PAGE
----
REVIEW: Sword of Vermillion


Not caring about Square, I consider the Genesis the supreme 16-bit RPG system. There’s Phantasy Star 2, 3, and 4 (classic), Shining in the Darkness (old school), and Shadowrun (excellent), but also numerous PC ports and American games: Buck Rogers: Countdown to Doomsday, Might & Magic: Gates to Another World, Dungeons & Dragons: Warriors of the Eternal Sun, Faery Tale Adventure, etc. Yet one of my favorite Genesis RPGs is the neglected Sword of Vermillion. Genesis fans don’t like Sword of Vermillion’s homely graphics and repetitive structure, but if you have patience for Phantasy Star 2, you may dig it.

Sword of Vermillion follows the same unwavering structure throughout. Explore town. Explore countryside. Enter dungeon. Find dungeon map. Defeat boss. Repeat. Lots of RPGs share this pattern of repetition, but for Sword of Vermillion it’s a mantra. I find the process meditative. You’ll never be stuck. There is no exposition. It’s a simple and relaxing. I have similar sentiments about lots of games: Knight Quest (Game Boy), Great Greed (Game Boy), and Lagoon (SNES).

Sword of Vermillion’s components will be second hand to genre-fans. Levels, equipment, and (mostly meaningless) stats are gained in the standard way. The view is in first-person (with an overhead map for easy navigation). During the action-based combat you’re transported to a single overhead screen where you battle a posse of like monsters with sword and magic—although, interestingly, bosses are fought in side-view. There is no micromanagement (or technique) required.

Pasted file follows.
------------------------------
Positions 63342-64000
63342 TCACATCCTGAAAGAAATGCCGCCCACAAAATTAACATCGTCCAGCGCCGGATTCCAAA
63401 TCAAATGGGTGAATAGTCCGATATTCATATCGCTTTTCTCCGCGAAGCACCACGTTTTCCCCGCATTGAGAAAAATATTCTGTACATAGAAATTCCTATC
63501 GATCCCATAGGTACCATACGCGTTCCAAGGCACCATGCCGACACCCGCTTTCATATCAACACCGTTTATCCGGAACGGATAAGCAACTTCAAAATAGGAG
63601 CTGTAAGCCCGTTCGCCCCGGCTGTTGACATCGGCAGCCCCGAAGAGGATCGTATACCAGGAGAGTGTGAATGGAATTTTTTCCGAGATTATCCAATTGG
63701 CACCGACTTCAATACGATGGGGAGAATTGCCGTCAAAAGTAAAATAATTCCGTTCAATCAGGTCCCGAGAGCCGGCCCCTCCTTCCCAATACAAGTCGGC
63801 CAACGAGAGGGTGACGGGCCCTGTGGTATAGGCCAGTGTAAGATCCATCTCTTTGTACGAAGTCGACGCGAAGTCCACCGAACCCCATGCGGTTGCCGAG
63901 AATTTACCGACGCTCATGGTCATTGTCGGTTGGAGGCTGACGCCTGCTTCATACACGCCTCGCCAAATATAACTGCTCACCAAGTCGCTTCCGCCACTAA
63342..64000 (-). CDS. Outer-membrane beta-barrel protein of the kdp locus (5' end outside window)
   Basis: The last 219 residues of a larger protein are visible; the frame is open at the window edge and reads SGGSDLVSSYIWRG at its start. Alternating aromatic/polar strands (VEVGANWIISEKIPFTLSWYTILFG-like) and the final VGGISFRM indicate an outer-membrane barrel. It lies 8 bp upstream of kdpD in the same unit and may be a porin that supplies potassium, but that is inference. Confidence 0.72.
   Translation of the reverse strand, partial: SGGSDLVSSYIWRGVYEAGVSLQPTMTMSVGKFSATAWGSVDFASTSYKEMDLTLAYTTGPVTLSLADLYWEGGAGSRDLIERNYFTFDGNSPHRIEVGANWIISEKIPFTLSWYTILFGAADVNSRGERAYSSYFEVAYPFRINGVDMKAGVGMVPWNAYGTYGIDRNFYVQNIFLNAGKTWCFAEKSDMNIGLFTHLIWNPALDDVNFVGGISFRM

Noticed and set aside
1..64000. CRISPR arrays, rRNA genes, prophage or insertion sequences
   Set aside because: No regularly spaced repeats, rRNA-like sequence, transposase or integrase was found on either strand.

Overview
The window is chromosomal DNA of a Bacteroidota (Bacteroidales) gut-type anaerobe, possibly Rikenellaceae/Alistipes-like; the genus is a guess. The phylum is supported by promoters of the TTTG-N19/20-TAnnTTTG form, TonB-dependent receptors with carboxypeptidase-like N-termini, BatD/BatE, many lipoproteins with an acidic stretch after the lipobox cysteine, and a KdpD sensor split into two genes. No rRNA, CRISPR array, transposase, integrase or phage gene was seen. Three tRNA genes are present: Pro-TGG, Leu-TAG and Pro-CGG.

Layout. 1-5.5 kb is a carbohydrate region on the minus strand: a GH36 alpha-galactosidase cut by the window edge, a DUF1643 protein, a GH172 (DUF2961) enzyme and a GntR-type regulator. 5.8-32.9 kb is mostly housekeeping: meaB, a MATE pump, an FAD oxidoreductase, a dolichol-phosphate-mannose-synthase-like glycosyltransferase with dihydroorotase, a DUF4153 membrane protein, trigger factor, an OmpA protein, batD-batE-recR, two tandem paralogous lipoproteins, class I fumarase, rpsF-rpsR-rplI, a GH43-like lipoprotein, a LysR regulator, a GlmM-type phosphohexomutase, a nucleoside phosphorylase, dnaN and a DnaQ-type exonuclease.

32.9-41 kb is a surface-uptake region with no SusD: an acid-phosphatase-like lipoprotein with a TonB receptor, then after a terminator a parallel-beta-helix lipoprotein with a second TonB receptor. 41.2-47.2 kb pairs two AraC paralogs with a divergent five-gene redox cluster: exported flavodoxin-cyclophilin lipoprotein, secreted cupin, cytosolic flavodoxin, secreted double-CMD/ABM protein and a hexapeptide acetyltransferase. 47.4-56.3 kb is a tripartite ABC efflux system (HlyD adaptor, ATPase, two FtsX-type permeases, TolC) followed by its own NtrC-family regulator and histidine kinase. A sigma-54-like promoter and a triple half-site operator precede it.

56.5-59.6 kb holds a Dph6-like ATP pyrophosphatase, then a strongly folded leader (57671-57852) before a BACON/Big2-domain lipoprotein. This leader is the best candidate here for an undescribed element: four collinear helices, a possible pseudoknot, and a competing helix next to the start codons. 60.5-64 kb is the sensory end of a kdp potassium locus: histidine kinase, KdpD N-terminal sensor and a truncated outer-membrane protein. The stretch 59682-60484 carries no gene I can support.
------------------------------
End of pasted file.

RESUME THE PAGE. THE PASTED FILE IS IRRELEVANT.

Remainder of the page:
This is probably why Sword of Vermillion leaves many cold. Maybe it’s too simple and familiar, and full of old school JRPG tropes: few monster types, no customization, no challenge (unless you count grinding), no story, and arbitrary statistics. Barring it’s action-based battles, Sword of Vermillion could be Phantasy Star 1. But if you’re looking for a classic (some say hackneyed) experience then you’ll feel comfortable—and I can’t really rate that, other than saying, “I like it.”


Advertisements

Leave a Reply

Fill in your details below or click an icon to log in:

WordPress.com Logo

You are commenting using your WordPress.com account. Log Out / Change )

Twitter picture

You are commenting using your Twitter account. Log Out / Change )

Facebook photo

You are commenting using your Facebook account. Log Out / Change )

Google+ photo

You are commenting using your Google+ account. Log Out / Change )

Connecting to %s

%d bloggers like this: